30 December 2009

Defending the indefensible at Texas Tech

In a case that has attracted national attention, Texas Tech football coach Mike Leach has been fired for his treatment of wide receiver Adam James, son of broadcaster and former NFL player Craig James.

In facts that appear not to be disputed by anybody, James was diagnosed by the team physician with a concussion on December 16th. At practice the next day, Coach Leach required him to stand in a darkened storage shed, not allowing him to sit. Two days later, at the next practice, he required the young man to stand in a darkened closet and/or media room, again not allowing him to sit.

Initially, Leach was suspended. He appealed the suspension, and had a court hearing scheduled. Outside the doors of the hearing, Texas Tech presented him with a termination letter.

Those, as far as we know right now, are the facts.

What stuns me right now is that I have actually read commentary sympathetic towards, and defensive of, Leach. Some former players sent emails to media outlets which have been published, describing the younger James as lazy, a troublemaker, undisciplined. To that, I say, SO WHAT? What does that have to do with it? If he was a problem, cut him.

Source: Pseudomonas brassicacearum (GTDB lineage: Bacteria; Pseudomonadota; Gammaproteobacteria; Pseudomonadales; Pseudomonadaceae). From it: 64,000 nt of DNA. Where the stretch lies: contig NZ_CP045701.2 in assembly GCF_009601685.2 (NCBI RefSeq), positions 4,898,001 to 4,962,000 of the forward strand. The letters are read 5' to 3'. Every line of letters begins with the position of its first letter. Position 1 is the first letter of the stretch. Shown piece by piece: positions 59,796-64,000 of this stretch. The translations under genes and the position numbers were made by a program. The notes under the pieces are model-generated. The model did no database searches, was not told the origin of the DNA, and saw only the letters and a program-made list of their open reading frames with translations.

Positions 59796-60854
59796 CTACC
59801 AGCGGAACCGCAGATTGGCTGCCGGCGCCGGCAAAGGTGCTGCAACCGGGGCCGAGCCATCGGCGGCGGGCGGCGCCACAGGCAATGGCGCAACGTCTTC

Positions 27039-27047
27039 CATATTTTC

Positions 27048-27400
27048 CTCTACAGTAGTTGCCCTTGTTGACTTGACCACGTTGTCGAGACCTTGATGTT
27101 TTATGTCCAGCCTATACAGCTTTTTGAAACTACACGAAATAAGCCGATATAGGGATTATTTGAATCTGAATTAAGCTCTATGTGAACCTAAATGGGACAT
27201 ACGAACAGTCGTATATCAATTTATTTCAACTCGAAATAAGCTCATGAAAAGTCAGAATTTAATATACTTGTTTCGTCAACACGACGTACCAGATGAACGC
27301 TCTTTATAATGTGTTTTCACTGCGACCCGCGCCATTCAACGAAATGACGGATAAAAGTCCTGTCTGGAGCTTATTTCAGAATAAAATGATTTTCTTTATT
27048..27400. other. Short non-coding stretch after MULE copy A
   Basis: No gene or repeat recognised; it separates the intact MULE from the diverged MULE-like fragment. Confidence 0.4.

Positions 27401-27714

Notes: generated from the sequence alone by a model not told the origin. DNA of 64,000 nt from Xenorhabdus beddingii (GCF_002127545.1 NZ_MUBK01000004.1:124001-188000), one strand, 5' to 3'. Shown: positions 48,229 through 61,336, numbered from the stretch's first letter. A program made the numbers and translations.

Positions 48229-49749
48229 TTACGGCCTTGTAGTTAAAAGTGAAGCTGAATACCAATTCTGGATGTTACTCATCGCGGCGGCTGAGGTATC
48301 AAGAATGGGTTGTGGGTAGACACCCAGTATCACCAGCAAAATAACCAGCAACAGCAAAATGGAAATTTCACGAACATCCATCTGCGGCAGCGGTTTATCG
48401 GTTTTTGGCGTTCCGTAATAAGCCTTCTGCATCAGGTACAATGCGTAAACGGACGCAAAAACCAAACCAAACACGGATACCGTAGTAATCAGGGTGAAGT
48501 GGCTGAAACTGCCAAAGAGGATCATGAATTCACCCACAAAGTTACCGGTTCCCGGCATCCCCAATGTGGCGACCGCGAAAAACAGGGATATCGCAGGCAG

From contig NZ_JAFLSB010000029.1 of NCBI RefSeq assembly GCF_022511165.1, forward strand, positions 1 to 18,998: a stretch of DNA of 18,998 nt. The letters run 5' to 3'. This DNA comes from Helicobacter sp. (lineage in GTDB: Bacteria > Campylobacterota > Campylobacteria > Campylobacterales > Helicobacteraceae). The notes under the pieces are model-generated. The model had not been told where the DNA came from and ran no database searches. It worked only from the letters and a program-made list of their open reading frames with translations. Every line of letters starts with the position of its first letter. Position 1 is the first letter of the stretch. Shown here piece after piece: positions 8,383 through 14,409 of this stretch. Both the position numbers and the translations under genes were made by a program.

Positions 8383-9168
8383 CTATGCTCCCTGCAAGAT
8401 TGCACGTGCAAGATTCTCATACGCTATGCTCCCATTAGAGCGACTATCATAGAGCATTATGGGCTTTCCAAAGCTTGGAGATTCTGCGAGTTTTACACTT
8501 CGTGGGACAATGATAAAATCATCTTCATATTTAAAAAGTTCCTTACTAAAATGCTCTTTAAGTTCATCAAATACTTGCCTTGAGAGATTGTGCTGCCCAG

If I were Texas Tech, I would have only needed to confirm two things that were reported in the press. 1) Did the team doctor diagnose a concussion? and 2) Did Leach lock him in a darkened storage shed the next day?

If I were Leach, I wouldn't even think about offering any defense other than "one (or both) of those things did not happen."

All the stories about how lazy, selfish and undisciplined Adam James is are totally irrelevant, and saying it now sounds a lot like calling a rape victim a slut. It may be true, but it has nothing to do with the concussion and his subsequent treatment.

Pleading "he had it coming" only makes it look a lot worse. Leach's own attorney hasn't even tried to make that argument. Instead, he argues that "it wasn't a shed, it was a garage." So that makes it okay? Really?

Mike Leach may or may not have been treated unfairly by his employer. He definitely overpaid his lawyer - assuming he paid anything at all.

I often hear football players describe themselves as "warriors," and games as "battles." To a certain extent, I think the metaphor is apt. But as an Army veteran myself, I can tell you that I never locked anybody in a shed for discipline. That is not discipline, and it is certainly not leadership.

It is dehumanizing, and it is psychotic.

And people defending it should be ashamed of themselves.

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